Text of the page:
After a wicked hot May, we’ve had a few perfect days this June. I took the opportunity to fire up the Raku kiln and finish off some pottery that’s been waiting far too long!
the Raku kiln is sitting on top of some soft brick to protect the grass
Assisted by my faithful puppy Kato we settled in for an afternoon in the shade.
Since it’s early June there is lots of birdie action to watch. I got pics of a Redbelly woodpecker and a Downy Woodpecker hitting the suet cake. Judging by the wad of suet they were carrying away I’d say they were feeding babies.
There was a pair of Bluebirds checking out one of my ceramic houses.
And this little ceramic owl seems a bit nervous about jumping into the fire!
some finished Raku ware
I taught a Raku class recently and as usual I learned a lot. But first I had to refurbish my Raku kiln. I’ve had this kiln since the mid 80’s? and the last time I used it I burned too much gas. So I ordered a new kiln blanket, and relined the original kiln right on top of the old liner. The blanket is made of spun kaolin fibers and create a fabulous heat barrier in a tiny space.
the blanket can be cut to size with scissors
After piecing together some scraps on the bottom of the kiln and using high temperature wire to secure the seam it was time to apply heat!
It was a beautiful morning when I set up the kiln. I used some soft brick stacked two high to hold the kiln shelf. In Raku firing the pieces are usually fired one at a time so the shelf is pretty small. A round shaped kiln is also a plus as it directs the flame around the piece keeping the temperature more even. A small gas tank is attached and we are ready to fire!
As students arrive and glaze their pieces we get a rhythm going, preheating the next pot on top of the kiln helps to move things along as the piece is already hot when I restart the kiln. Each firing takes 15- 30 min.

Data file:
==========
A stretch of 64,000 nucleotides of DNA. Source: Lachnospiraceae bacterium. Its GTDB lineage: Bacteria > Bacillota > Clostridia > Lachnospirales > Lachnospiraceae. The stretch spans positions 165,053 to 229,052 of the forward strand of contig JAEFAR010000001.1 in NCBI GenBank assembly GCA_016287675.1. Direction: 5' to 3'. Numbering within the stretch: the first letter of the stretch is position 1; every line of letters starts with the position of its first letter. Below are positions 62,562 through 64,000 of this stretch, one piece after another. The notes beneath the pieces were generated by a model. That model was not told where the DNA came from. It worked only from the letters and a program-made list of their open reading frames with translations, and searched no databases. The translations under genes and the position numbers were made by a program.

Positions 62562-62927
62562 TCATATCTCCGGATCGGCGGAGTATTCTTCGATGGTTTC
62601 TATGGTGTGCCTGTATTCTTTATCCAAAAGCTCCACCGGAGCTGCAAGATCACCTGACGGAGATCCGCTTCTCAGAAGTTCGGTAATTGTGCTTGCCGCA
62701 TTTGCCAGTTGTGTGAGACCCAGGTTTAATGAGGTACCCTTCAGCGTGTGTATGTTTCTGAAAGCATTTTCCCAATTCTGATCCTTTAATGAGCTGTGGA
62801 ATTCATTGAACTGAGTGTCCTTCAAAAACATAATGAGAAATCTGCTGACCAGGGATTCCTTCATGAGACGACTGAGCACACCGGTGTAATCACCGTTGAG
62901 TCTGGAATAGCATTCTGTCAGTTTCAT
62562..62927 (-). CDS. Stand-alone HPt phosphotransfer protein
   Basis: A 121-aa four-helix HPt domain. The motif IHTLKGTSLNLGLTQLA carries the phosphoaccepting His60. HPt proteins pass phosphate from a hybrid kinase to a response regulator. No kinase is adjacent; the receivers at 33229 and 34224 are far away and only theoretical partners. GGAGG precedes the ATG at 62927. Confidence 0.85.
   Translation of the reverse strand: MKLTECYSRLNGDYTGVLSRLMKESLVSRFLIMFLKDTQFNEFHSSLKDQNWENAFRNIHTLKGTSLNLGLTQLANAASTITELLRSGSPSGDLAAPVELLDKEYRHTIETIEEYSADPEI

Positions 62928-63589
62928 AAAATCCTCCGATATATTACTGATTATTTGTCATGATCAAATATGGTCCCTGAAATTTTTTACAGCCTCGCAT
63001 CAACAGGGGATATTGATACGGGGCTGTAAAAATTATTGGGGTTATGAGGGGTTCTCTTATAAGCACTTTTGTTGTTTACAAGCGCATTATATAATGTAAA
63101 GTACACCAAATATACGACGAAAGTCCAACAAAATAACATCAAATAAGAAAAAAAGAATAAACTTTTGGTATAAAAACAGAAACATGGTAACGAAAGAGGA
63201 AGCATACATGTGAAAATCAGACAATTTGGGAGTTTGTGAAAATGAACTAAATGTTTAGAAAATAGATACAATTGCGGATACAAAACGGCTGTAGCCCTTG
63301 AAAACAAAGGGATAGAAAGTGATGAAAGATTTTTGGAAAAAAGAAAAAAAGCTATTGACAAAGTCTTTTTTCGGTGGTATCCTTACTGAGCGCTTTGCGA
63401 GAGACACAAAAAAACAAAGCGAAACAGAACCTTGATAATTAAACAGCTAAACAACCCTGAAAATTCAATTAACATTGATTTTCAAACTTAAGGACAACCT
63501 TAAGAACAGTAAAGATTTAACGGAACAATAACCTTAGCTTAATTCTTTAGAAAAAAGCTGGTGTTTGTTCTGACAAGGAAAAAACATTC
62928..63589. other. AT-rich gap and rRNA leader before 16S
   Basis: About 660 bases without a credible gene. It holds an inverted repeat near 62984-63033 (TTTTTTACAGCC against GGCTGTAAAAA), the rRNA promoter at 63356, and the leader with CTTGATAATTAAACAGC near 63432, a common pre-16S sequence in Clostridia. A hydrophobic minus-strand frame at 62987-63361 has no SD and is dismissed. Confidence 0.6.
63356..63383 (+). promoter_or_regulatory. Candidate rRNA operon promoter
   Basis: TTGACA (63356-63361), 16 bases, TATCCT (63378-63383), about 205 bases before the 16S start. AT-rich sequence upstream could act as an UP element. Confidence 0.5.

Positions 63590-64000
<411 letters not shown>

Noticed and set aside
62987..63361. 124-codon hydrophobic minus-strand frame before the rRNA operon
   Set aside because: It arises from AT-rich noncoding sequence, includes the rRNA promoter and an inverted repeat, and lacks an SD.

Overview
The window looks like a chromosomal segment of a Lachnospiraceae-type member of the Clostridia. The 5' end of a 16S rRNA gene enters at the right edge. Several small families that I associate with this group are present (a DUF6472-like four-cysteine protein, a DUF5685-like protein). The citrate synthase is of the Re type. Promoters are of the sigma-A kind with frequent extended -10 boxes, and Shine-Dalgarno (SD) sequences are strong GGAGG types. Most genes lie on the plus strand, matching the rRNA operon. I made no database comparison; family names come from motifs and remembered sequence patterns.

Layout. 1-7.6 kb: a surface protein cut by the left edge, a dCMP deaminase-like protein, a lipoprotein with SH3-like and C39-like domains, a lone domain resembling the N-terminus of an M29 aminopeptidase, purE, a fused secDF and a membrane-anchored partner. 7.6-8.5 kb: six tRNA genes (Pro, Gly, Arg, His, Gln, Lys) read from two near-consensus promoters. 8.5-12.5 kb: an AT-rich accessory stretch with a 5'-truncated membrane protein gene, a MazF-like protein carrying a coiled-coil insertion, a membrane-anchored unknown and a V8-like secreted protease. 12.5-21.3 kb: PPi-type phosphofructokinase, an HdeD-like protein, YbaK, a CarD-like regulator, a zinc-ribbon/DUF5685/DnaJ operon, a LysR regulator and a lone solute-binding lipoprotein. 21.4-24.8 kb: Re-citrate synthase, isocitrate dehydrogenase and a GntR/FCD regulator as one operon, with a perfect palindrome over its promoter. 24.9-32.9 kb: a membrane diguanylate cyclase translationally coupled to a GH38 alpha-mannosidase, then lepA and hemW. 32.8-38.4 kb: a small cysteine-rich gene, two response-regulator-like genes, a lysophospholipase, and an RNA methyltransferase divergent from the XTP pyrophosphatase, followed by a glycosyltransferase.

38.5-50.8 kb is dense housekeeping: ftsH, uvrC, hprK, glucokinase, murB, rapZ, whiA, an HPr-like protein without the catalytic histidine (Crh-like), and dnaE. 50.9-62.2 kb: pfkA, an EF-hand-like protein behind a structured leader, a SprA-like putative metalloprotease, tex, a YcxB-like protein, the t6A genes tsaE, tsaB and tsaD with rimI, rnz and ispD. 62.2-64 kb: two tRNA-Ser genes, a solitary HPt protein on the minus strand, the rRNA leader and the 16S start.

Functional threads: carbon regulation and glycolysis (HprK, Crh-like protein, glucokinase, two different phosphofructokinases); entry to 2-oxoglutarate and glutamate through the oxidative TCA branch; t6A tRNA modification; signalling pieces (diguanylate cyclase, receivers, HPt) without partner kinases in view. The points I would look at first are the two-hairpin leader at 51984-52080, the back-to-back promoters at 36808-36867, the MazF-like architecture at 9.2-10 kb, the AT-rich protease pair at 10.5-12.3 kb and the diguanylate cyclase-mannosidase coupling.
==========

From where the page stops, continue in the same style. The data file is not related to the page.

Some of the finished ware.
Some of my finished ware available in my store.
What to do when the snow flies? Fire a kiln! I’ve been playing with glass again and I found a new rabbit hole to explore. I’ve entered a few of these pieces into juried shows. I’ll let you know if I get in anywhere. Some of them are so new I’m not sure if they’re done so they still reside on my work table.
CHASM view 1 note the falling water
CHASM view 2
things are moving along…
Keeping warm and carrying on.
Well I was planning to write this post as My New Medusa, but the kiln goddess decided to take me down a peg. After many years of experience and many hard learned lessons I apparently needed a refresher course in the perils of firing damp pottery, the importance of providing air holes to places that need them and taking the time that is needed to dry out an item that took two weeks to make.
Indeed my outdoor walls are festooned with Green Men that died in the glaze kiln. I like to think those aren’t my fault but seriously, is there any one else in the room? perhaps the cat sleeping under the chair? Perhaps.
However blowing a piece up in a bisque fire is ALWAYS a function of water inside the piece that is trapped when the outer skin is dryer and the resulting steam can’t escape. But it does escape in a most spectacular way.
In my defense it rained for about two weeks straight. I’m kind of surprised more things didn’t blow!